The Company was formed in a the highly leveraged combination of three Chicago area printing, production and marketing / creative businesses.
The Company provided a one-stop shop for its blue-chip customer base by integrating a full array of print services with advanced technology, creative services and unmatched customer service in one state-of-the-art location.
The Company’s leveraged balance sheet was unable to sustain a drop in revenue caused by the loss of a major customer which quickly led to significant operating losses and a severe liquidity crisis. Ownership injected capital but it was not enough to provide the liquidity needed to allow the Company to operate efficiently.
The Company stretched vendor payments creating an uncertain supply of critical materials and services and operating inefficiencies. The combination of operating losses and insufficient liquidity caused loan covenant violations resulting in even tighter liquidity as the lender sought to exit the credit. Fort Dearborn worked with ownership to reduce operating expenses by over $3,000,000 and served as Chief Restructuring Officer while the Company refinanced its line of credit facility with a new lender.
Despite the refinancing, the Company continued to be undercapitalized. The Company was unable to stem its negative cash flow on its own, so the line of credit lender required a CRO be retained. FDP was again hired, as CRO, and again cut costs, but realized that without additional capital, the liquidity crisis was insurmountable. FDP embarked on the simultaneous pursuit of additional capital and potential strategic buyers.
Under FDP’s guidance, numerous challenges to completing a transaction were quickly overcome:
Multiple lenders were involved:
–One lender provided the Line of Credit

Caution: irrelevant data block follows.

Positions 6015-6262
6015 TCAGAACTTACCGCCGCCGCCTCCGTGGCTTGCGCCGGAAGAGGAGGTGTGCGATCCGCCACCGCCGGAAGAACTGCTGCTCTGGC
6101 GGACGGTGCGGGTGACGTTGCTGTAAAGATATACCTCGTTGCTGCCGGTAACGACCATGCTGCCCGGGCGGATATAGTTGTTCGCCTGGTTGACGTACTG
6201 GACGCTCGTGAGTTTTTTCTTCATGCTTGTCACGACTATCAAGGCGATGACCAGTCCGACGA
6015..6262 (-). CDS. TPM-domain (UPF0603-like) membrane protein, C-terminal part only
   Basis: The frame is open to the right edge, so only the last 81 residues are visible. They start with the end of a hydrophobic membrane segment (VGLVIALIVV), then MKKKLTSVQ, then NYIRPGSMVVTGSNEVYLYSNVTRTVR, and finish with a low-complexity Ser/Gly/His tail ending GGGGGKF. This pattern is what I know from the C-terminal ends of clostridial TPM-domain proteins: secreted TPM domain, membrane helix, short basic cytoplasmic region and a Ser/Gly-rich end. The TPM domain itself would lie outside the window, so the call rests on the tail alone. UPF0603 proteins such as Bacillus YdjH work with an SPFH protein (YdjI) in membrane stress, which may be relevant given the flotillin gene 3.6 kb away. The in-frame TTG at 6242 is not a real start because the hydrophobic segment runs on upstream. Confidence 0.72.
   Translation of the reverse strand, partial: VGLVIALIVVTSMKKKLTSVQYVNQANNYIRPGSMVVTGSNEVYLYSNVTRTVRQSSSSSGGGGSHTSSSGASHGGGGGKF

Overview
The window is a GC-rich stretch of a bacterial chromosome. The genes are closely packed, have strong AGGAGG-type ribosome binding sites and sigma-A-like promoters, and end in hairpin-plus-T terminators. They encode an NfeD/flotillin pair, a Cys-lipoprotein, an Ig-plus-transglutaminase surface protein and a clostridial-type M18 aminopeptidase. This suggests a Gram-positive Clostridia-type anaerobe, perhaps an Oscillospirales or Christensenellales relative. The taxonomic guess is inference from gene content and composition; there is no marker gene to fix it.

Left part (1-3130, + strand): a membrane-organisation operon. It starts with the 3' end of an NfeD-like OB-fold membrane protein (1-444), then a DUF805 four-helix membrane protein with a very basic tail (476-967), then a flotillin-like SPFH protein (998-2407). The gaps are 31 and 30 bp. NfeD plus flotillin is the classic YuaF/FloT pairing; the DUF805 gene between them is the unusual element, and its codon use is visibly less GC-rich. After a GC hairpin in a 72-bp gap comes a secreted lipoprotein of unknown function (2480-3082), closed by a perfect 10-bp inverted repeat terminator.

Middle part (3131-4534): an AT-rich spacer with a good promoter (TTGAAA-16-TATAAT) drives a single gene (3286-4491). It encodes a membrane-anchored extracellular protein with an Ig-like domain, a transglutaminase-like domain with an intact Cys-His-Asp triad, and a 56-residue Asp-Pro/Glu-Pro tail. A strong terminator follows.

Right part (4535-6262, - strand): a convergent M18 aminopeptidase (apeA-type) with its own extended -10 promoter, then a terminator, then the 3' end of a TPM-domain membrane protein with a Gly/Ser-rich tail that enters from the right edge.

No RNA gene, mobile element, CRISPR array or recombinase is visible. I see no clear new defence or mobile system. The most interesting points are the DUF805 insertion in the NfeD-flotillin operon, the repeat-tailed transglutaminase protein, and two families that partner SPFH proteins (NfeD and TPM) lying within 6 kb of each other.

–Another lender provided equipment term loans, including SBA guarantees, and provided a mortgage on the real estate which was owned by Fuse’s owners in a separate legal entity. This lender also had a second position on the working capital assets.
–Both term loans were under collateralized based on current values
Three underfunded union pensions had to be resolved prior to closing
Maintaining operations through closing of a transaction while all key vendors had the Company on COD or CIA terms
Operating under a daily borrowing base to determine availability for daily disbursements, payroll, product vendors, rent, utilities, etc.
A capable and willing buyer was found and within 3 weeks a creative transaction was devised whereby the accounts receivable were retained by the seller and the inventory was sold at cost to the buyer on a as used basis.
The proceeds from the accounts receivable and inventory paid off the senior working capital lender within 45 days and the remaining proceeds were applied first against the equipment loan.
The equipment was leased to the buyer directly by the owners temporarily and eventually the equipment was acquired by the Buyer resulting in a full payment to the equipment lender. The Buyer also entered into a longer term lease on the real estate.